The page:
If EFF leader Julius Malema has his way, a 'Banks Ownership Act' would be passed, ensuring the State nationalise banks without compensation. Picture: Boxer Ngwenya

Parliament - If Economic Freedom Fighters (EFF) leader Julius Malema has his way, a "Banks Ownership Act" would be passed by Parliament, ensuring the State nationalise commercial banks in South Africa without compensation.

Introducing a debate on the issue in the National Assembly on Tuesday, Malema said: "There are no banks in South Africa that have meaningful ownership by black people".

Malema said his party's manifesto appreciates other forms of ownership are not excluded -- including ownership by private individuals, the State and pension funds. 

No single investor will own more than ten percent, he said.

"Our view is that the State ownership should be prioritised but should not completely close out other forms of ownership," the fiery EFF leader said.

"This model of combined ownership, anchored by the State, makes sure banks are democratised..." 

The ruling African National Congress (ANC) rejected Malema's proposal.

ANC Member of Parliament (MP) Adrian Williams said banks would not just surrender their money.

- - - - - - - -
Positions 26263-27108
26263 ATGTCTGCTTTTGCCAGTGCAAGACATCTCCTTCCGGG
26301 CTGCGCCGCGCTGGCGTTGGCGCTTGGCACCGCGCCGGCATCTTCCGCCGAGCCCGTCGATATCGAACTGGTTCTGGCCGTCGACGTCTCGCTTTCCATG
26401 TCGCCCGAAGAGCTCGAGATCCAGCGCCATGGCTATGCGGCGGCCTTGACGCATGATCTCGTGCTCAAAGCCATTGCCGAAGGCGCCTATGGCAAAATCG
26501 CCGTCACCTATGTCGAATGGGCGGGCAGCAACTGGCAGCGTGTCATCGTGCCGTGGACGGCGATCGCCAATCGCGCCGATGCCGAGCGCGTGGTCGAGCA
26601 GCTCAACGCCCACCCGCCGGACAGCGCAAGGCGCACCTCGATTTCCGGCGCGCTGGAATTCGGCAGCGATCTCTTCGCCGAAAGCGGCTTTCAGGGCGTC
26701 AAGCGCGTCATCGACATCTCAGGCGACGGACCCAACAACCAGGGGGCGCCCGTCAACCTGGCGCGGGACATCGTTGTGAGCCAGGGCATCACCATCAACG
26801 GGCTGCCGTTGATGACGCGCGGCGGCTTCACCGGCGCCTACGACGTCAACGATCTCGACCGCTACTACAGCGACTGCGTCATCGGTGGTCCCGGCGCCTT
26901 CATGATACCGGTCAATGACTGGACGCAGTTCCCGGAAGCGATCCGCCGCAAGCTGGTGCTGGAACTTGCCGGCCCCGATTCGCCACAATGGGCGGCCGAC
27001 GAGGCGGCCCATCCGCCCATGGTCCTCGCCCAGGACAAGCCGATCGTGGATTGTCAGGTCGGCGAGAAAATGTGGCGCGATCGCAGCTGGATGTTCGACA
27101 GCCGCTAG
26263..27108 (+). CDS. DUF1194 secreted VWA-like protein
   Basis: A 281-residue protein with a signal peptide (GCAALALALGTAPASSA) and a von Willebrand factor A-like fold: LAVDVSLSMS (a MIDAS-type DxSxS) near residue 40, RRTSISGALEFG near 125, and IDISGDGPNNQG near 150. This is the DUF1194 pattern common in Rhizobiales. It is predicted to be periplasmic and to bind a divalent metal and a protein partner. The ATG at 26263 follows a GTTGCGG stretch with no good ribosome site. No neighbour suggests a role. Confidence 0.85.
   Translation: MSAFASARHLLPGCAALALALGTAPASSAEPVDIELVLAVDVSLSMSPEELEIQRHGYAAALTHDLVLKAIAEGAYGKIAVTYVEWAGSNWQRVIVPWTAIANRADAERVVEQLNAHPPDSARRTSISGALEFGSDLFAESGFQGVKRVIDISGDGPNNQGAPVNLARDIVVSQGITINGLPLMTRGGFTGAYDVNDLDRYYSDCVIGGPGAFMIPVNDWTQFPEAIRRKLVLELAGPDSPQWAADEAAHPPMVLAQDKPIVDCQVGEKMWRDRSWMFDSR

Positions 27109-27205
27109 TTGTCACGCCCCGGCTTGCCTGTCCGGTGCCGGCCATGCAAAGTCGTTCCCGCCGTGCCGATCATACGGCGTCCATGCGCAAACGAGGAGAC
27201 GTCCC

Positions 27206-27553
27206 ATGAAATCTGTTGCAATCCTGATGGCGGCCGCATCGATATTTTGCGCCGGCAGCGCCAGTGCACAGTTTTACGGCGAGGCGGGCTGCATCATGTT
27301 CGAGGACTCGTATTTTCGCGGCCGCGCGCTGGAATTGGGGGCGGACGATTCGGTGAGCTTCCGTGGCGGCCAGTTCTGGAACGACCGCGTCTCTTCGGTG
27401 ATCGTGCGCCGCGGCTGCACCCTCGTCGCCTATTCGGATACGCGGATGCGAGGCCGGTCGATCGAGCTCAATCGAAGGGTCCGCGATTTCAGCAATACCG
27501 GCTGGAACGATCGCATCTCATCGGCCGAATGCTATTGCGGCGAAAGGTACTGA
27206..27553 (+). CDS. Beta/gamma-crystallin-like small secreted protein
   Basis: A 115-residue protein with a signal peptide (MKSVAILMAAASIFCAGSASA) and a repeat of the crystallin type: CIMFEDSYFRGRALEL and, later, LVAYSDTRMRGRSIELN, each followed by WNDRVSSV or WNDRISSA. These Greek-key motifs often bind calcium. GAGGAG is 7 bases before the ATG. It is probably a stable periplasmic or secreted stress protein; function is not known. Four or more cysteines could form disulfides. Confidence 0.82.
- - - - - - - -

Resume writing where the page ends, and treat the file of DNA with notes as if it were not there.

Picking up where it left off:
"They are going to force this government to pay back the money," Williams said.

"South Africa does not exist in a vacuum. When it comes to international finance we are just a cog in the capitalist wheel."

He cited various examples where the State took over the ownership of banks and failed.

Williams said government would also assume the liabilities and debt, which would have an impact on the fiscus, and would result in poor South Africans and not the rich suffering.

The Banking Association of South Africa (BASA) also responded, saying the National Assembly entertaining the debate was "alarming".

"Any nationalisation of banks will have a direct impact on stability, and will seriously undermine what fragile levels of confidence remain in our economy and society," BASA said in a statement.

"We cannot allow ourselves to be in a position where we are further undermining the competitive positions that remain because of political expedience."

BASA called on Treasury to provide certainty about its policy position regarding banks.